It's that time of year when many households are bristling with stressed students frantically trying to study and prepare for exam season. And every time exams are on, with all the associated stress, it makes me wonder how blunt an instrument of measurement exams are.
Ben Fogle, adventurer, documentary maker and wilderness conqueror - the climb Everest, row the Atlantic, race across Antarctica type of guy - says of exams that he failed them, but that they also failed him.
He says he finds it "astonishing that in 2020, we are still fixating on exams as the medium of defining peoples intellectual potential and capabilities".
He quotes Einstein's famous line: "Everyone's a genius, but if you judge a fish by its ability to climb a tree it will live its entire life believing it's stupid".
He makes the point that similarly, some people have the ability to retain knowledge and information and regurgitate it under exam conditions, while others fall apart under pressure. He says exams are heavily weighted to perpetuate the continued opportunity of the few, not the many. From his own experience, he says he's spent a lifetime healing from the wounds of early childhood failings, and that believing that you're a failure leads to a slippery slope of self loathing that strips you of your confidence and self esteem.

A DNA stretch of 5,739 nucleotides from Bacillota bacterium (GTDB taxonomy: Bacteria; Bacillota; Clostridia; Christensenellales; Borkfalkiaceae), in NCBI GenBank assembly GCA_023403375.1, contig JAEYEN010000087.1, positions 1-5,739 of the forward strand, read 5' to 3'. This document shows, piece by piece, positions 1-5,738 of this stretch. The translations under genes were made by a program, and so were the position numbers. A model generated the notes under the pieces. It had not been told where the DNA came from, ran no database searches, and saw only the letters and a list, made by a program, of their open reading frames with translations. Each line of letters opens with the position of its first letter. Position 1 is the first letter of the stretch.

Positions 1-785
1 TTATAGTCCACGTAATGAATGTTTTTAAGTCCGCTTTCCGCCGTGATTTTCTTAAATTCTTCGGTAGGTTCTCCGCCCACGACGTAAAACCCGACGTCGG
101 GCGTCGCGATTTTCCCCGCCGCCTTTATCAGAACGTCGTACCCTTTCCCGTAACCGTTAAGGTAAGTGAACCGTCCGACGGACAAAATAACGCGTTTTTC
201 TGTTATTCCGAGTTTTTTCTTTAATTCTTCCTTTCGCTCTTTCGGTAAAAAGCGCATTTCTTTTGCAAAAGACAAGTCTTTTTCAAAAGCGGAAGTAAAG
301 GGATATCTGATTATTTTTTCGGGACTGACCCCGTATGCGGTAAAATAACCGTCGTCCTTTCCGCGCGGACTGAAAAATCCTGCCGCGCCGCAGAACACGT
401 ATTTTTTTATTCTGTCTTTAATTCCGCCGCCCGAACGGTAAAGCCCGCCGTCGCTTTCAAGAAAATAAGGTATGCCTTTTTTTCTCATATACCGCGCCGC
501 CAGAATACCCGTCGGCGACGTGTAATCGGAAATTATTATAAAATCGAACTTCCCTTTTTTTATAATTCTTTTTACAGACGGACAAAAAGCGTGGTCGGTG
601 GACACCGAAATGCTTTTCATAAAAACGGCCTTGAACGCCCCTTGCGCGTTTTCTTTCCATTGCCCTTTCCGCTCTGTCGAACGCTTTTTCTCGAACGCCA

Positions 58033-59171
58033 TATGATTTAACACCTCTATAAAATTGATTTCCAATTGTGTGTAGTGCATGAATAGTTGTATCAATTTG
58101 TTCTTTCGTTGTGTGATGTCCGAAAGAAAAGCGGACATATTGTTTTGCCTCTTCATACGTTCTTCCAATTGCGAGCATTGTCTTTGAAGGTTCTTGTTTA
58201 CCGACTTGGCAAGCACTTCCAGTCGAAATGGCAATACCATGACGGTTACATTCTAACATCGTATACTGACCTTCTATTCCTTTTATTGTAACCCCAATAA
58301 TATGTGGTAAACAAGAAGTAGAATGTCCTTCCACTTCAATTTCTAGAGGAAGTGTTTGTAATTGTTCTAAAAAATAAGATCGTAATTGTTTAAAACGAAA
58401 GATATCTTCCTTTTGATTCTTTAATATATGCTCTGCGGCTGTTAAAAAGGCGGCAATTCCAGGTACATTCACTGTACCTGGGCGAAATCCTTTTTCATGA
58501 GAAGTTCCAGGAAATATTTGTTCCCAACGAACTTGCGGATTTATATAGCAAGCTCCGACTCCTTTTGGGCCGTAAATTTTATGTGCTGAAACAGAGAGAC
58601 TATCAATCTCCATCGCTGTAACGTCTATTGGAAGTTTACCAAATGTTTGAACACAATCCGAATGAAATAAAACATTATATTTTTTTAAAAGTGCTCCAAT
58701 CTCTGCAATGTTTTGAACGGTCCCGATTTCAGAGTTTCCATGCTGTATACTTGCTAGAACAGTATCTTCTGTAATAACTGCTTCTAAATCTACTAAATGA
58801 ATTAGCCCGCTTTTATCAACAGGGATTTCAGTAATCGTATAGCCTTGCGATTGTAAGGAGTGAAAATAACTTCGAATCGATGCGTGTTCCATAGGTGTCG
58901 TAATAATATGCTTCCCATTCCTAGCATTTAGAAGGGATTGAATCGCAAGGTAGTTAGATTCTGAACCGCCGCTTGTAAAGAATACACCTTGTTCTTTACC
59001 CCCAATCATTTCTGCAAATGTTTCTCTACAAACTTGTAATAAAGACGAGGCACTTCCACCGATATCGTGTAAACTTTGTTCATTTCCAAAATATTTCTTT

Having watched, and continue to watch, our five kids and their friends go through the school and university system, it's very true that it's easy for some, and an absolute uphill battle for others.
Some of the least bright kids are the most empathetic, the most creative, or personable people you'll ever come across.
Some of the smartest are the least empathetic, creative or socially aware.
So does that make some of them better than others? Of course not.
But it's true that those who believe they're "dumb" at school or who have to work a lot harder at it have a lower sense of self worth. Because the only yardstick, the only measurement being made on these kids between the ages of about 13 to 18, and even longer if you're at uni, is an antiquated grading system based on how you perform under pressure and what you can recall.
A school principal famously wrote to parents saying, "Please remember that among the students sitting exams is an artist who doesn't understand math, an entrepreneur who doesn't understand English, a musician who can't do chemistry, an athlete who doesn't get physics. If your child doesn't get top marks, don't take away their self confidence or dignity for them, don't judge them - it's just an exam. Your children may conquer the world, a bad exam mark won't take away their talent, and remember that doctors and engineers are not the only happy people in the world."
This year in particular has been enormously stressful for students, so we need to make sure now more than ever, that we don't let them attach their self worth to an exam scorecard.